Age is 21 to buy nicotine products starting today
Ohio’s new “Tobacco 21” law takes effect today, raising the age from 18 to 21 to purchase cigarettes and other tobacco products as well as alternative nicotine products such as e-cigarettes and vaping materials.
The law also makes it illegal to give such products to other people younger than 21.
Beth Schweitzer, commissioner of the Seneca County General Health District, said she is very much in favor of the change.
As a member of a group of health commissioners in Ohio that meets monthly to review pending and potential health-related legislation, she said the entire group agreed.
“We were very much in favor of it,” she said. “We favor anything that helps reduce smoking and smoking-related diseases.”
Schweitzer said statistics show that the longer young people put off using nicotine products, the less likely they are to become addicted. She said moving past the teenage and young adult years without smoking is important for a person’s health.
“Smoking rates have gone down in Seneca County,” she said. “That’s a good thing, but of course, we are seeing the incidence of vaping increasing in teenagers.
“People are using that to replace the nicotine in tobacco products, but it isn’t any healthier,” she said.
Schweitzer said she hopes grant money will become available in Seneca County to continue helping people to stop smoking and to encourage teenagers to not start.
“Research indicates that approximately 95% of adult smokers begin smoking before they turn 21,” said Gov. Mike DeWine in a news release. “Increasing the age to 21 will reduce the chances of our young people starting to smoke and becoming regular smokers.”
“Evidence suggests that nicotine use during adolescence and young adulthood has long-term impacts on brain development, and tobacco use remains the leading cause of preventable death in the U.S.,” said Ohio Department of Health Director Amy Acton in the release. “Raising the sales age for tobacco and vaping products from 18 to 21 means that those who can legally obtain these products are less likely to be in the same social networks as high school students.”
According to a 2015 report by the Institute of Medicine, the release said raising the tobacco sales age from 18 to 21 likely will prevent or delay initiation of tobacco use by adolescents and young adults, particularly among youth 15 to 17 years old.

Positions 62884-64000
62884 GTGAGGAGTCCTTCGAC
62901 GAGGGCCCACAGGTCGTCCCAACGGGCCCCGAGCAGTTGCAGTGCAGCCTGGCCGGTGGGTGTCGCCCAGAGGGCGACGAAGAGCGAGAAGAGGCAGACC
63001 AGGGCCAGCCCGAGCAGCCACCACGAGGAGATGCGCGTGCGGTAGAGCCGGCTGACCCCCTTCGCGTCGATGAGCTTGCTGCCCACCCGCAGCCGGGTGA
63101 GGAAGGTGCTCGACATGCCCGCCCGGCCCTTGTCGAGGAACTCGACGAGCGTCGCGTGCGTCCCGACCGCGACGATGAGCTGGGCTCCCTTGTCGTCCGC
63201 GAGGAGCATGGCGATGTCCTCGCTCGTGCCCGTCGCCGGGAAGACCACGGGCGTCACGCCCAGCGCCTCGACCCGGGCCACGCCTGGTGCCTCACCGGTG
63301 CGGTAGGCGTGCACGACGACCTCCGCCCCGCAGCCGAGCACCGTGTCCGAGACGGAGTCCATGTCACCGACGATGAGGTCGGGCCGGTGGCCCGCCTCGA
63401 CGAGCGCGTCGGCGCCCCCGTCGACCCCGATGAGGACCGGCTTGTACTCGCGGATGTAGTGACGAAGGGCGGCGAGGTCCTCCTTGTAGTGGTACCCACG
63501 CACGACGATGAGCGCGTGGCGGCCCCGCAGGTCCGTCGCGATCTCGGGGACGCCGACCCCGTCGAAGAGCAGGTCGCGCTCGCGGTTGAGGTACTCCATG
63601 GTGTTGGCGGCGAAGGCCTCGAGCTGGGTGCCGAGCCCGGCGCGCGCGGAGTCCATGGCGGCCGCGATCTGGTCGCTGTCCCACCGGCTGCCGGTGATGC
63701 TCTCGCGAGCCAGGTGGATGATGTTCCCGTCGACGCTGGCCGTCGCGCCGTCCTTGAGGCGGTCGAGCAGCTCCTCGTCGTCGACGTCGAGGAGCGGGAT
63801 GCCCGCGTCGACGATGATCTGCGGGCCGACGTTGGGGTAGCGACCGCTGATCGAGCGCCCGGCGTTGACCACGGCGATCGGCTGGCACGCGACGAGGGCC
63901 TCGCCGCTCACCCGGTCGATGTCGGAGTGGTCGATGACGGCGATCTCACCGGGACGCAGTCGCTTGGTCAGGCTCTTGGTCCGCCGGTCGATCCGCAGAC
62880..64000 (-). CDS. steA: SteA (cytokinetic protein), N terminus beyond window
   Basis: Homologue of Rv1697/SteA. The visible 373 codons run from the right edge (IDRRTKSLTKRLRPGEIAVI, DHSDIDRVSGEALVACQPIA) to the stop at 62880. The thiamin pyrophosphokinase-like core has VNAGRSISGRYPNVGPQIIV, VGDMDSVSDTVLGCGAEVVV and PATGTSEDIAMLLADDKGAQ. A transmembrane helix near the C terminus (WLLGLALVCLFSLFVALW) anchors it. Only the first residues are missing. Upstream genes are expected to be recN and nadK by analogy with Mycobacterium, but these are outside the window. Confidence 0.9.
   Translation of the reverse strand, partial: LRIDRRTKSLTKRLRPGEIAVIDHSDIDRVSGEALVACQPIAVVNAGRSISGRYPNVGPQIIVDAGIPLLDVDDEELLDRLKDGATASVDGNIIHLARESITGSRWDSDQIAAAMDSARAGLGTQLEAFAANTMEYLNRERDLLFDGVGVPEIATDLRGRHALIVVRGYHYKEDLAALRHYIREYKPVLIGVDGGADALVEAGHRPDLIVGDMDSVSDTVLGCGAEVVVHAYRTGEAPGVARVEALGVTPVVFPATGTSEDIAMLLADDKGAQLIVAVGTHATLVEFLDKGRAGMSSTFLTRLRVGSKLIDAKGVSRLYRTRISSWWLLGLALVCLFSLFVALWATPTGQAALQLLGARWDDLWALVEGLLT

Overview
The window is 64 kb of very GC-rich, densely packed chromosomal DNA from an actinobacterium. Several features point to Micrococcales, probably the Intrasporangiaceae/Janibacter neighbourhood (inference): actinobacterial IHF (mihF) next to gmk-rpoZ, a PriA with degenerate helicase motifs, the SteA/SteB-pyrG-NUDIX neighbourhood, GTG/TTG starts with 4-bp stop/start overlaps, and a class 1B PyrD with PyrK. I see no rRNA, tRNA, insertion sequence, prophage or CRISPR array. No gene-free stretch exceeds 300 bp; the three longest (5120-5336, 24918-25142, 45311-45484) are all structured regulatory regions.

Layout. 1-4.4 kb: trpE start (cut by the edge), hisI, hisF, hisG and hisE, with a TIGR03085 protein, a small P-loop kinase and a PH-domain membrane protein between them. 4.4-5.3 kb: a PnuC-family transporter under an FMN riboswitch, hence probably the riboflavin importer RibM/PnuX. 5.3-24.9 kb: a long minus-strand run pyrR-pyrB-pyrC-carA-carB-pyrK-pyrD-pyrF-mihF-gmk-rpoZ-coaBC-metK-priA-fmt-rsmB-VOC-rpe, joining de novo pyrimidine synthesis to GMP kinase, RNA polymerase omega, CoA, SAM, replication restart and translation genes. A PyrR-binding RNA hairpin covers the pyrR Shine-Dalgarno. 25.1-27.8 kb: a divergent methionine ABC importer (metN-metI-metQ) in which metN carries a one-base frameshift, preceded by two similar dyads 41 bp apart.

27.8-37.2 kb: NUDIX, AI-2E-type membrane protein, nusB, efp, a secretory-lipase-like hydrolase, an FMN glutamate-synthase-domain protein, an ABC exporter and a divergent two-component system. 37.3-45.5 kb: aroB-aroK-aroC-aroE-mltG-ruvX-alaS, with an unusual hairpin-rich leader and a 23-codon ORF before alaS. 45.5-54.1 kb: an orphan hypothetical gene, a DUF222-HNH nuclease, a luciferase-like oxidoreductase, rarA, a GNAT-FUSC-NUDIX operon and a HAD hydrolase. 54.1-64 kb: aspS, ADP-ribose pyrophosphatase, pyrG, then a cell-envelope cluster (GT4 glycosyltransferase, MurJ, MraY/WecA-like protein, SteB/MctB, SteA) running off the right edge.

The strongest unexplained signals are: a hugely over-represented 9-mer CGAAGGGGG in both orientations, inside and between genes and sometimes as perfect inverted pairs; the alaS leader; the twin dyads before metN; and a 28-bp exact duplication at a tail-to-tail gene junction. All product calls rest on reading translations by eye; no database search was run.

The release listed the types of tobacco and alternative nicotine products covered by the new law as cigarettes; electronic smoking devices such as vapes, e-cigarettes, and tanks; cigars; pipe tobacco; chewing tobacco; snuff; snus; dissolvable nicotine products; filters, rolling papers, pipes, blunts, or hemp wraps; liquids used in electronic smoking devices whether or not they contain nicotine; and vapor products – any component, part, or additive that is intended for use in an electronic smoking device, a mechanical heating element, battery, or electronic circuit and is used to deliver the product. Tobacco products and alternative nicotine products do not include products such as nicotine replacement therapy for use when quitting tobacco and other nicotine products.
The law requires retailers to post a sign indicating it is illegal to sell tobacco and alternative nicotine products to anyone under the age of 21.
The release said a clerk who sells tobacco and alternative nicotine products to a person under 21 and the owner of the retail establishment may face criminal penalties that increase after the first violation under Ohio’s Tobacco 21 law. For a first offense, a misdemeanor of the fourth degree, a clerk is subject to no more than 30 days in jail and a fine up to $250, and the retail establishment is subject to a fine of $2,000.
For more information, visit OhioTobacco21.gov or call (855) OHIO-T21.
In addition, ODH’s Ohio Tobacco Quit Line at (800) QUIT-NOW offers free resources, including non-judgmental quit coaches for quitting tobacco and vaping products.